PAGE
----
Francis, Flannery and the Divine Dance

by on June 29, 2015

“The joy of the gospel fills the hearts and lives of all who encounter Jesus. Those who accept his offer of salvation are set free from sin, sorrow, inner emptiness and loneliness. With Christ joy is constantly born anew.” These are Pope Francis’ opening remarks in his apostolic exhortation Evangelii Gaudium. As my first year in the seminary draws to a close, I’ve been reflecting on how this core message of the Holy Father is being echoed in our formation.

Dr. Paul Hilliard, professor of Church history, reminded us that the story of salvation is not only the greatest story ever told but also the greatest love story ever lived. It is composed of three elements: courtship, a wedding banquet and everlasting matrimony. The two parties involved are Christ who is the bridegroom and the Church who is his bride.

While courting his Bride, God spent much time fending off other competitors, ever eager to seduce her away from him. Many times she fell to the tempters and betrayed him. Nonetheless, he continued to draw her back and redeem her by his grace. We can read all about this in the books of the Old Testament when God instructed Noah to build the arc, called Moses to lead the Israelites out of Egypt and empowered Joshua to charge in battle at Jericho.

Despite many wounds, Israel ultimately remained faithful and walked down the aisle. The presider of the ceremony turned to the Bridegroom and asked, “Are you willing to lay down your life for your bride?” He responded, “I AM,” and stretched out his arms. They ate bread, drank wine and consummated the marriage.

Since then, it’s been similar to other marriages. There’s happiness, joy and fruitfulness as well as pain, absence and betrayals. The main difference is that the Bridegroom, in this case, is never at fault. Nevertheless, he continues to come to the rescue of his Bride.

Although this metanarrative of the salvation of the Church is an appropriate launching pad, we must also reflect on the petite narratives of our individual lives. Each of us are being, at any given time, pursued by God, wooed away by tempters and again rescued by Christ. As Pope Francis continues, “I never tire of repeating those words of Benedict XVI which take us to the very heart of the Gospel (emphasis added): “Being a Christian is not the result of an ethical choice or a lofty idea, but the encounter with an event, a person, which gives life a new horizon and a decisive direction.” A short story that we read in Humanities, Good Country People by Flannery O’Connor, gives us an insight into this divine dance.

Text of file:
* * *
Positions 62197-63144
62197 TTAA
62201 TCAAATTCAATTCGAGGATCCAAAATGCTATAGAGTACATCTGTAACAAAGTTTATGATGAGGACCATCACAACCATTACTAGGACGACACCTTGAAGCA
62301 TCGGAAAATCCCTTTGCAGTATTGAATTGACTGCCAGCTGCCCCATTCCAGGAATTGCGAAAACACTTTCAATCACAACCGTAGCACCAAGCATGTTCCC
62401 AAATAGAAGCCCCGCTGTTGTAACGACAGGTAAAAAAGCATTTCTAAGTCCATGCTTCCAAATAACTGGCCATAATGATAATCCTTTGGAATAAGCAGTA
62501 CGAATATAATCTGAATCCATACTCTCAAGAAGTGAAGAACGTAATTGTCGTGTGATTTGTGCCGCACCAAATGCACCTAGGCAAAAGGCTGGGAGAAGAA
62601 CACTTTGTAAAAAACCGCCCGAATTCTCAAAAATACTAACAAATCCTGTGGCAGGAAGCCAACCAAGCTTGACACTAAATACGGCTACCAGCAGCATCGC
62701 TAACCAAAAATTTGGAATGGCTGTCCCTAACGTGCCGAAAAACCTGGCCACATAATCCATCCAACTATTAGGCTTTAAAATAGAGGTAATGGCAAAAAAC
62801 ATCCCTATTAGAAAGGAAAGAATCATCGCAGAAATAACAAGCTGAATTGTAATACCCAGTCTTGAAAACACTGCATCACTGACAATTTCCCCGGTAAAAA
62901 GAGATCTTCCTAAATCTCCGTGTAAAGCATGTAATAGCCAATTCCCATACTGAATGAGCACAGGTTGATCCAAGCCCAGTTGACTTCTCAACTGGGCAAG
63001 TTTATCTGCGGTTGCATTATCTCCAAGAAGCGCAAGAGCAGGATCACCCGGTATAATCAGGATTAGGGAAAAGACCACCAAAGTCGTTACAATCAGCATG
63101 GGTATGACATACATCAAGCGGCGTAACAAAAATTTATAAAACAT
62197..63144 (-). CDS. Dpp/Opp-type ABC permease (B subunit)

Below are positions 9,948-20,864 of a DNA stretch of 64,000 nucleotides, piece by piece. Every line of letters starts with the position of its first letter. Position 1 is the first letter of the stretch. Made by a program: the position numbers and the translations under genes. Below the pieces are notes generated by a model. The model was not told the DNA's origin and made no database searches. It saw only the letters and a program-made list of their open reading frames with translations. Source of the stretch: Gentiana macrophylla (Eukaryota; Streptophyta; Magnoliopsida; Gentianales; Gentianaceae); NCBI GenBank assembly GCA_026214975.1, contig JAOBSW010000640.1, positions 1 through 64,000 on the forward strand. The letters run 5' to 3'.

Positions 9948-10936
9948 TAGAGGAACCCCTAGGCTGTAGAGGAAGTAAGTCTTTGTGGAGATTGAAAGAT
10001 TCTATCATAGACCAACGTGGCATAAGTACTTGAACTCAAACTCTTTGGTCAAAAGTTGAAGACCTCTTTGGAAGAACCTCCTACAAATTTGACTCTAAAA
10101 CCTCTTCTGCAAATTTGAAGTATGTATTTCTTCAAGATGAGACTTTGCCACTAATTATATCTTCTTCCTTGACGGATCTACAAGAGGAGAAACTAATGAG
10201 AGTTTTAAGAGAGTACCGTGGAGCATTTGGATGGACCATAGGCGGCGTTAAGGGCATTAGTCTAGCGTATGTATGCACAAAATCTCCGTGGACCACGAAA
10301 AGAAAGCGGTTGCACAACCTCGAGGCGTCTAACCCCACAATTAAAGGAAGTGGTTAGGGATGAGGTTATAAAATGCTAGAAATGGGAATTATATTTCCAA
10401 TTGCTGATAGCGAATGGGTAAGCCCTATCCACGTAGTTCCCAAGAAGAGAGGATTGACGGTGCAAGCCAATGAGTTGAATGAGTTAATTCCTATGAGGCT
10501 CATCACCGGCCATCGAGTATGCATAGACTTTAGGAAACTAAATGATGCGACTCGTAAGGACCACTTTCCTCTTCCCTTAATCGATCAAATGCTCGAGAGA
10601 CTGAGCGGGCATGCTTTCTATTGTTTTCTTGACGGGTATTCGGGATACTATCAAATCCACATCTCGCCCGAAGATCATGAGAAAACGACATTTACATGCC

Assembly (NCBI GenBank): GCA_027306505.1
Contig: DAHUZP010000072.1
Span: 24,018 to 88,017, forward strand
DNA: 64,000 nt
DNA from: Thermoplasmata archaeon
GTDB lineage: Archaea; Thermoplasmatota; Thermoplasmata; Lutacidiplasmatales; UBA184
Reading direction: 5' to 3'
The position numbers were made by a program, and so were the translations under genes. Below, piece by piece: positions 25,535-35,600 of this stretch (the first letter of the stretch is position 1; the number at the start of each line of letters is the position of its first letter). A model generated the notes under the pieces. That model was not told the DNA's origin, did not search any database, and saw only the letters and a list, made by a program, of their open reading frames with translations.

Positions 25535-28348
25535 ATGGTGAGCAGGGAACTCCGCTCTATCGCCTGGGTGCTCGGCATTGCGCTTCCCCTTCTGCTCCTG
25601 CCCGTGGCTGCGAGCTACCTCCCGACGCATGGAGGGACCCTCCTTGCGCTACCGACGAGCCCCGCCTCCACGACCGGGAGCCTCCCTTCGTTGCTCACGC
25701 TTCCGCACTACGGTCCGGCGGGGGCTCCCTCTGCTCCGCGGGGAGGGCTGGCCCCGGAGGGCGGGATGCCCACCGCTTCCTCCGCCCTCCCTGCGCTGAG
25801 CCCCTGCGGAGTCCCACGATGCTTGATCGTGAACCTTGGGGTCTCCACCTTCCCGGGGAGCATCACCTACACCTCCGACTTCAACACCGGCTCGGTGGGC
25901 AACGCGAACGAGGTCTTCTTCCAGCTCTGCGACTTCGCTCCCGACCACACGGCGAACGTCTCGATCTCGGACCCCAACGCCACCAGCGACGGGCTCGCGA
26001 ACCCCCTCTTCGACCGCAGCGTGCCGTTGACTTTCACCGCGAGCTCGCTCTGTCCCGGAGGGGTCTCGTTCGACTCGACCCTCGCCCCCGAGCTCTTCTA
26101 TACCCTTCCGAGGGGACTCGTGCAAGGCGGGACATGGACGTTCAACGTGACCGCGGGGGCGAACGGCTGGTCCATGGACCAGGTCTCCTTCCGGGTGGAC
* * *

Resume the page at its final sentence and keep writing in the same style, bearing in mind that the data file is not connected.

Good Country People is about Hulga, “a large blonde girl who had an artificial leg,” who falls for a Bible salesman, “not a bad-looking young man though he had on a bright blue suit and yellow socks that were not pulled up far enough.” Both of them had a “heart condition” and “[might] not live long.” Other characters are her mother, Mrs. Hopewell, and a family friend, Mrs. Freeman. Hulga did not like either of them.

Prior to meeting the Bible salesman, Hulga “had never danced a step.” She had “taken the Ph.D. in Philosophy” and come to believe in nothing. “Sometimes she went for walks but she didn’t like dogs or cats or birds or flowers or nature or nice young men.” Later on, when the boy pressed her on whether she loved him, she murmured, “You poor baby…It’s just as well you don’t understand. We are all damned, but some of us have taken off our blindfolds and see that there’s nothing to see. It’s a kind of salvation.”

Her wooden leg is a key in the story. Her real leg had been “blasted off” in a hunting accident when she was a child; “she had never lost consciousness.” Over the years, it had become both her crutch in life and her most private and cherished possession; “No one ever touched it but her.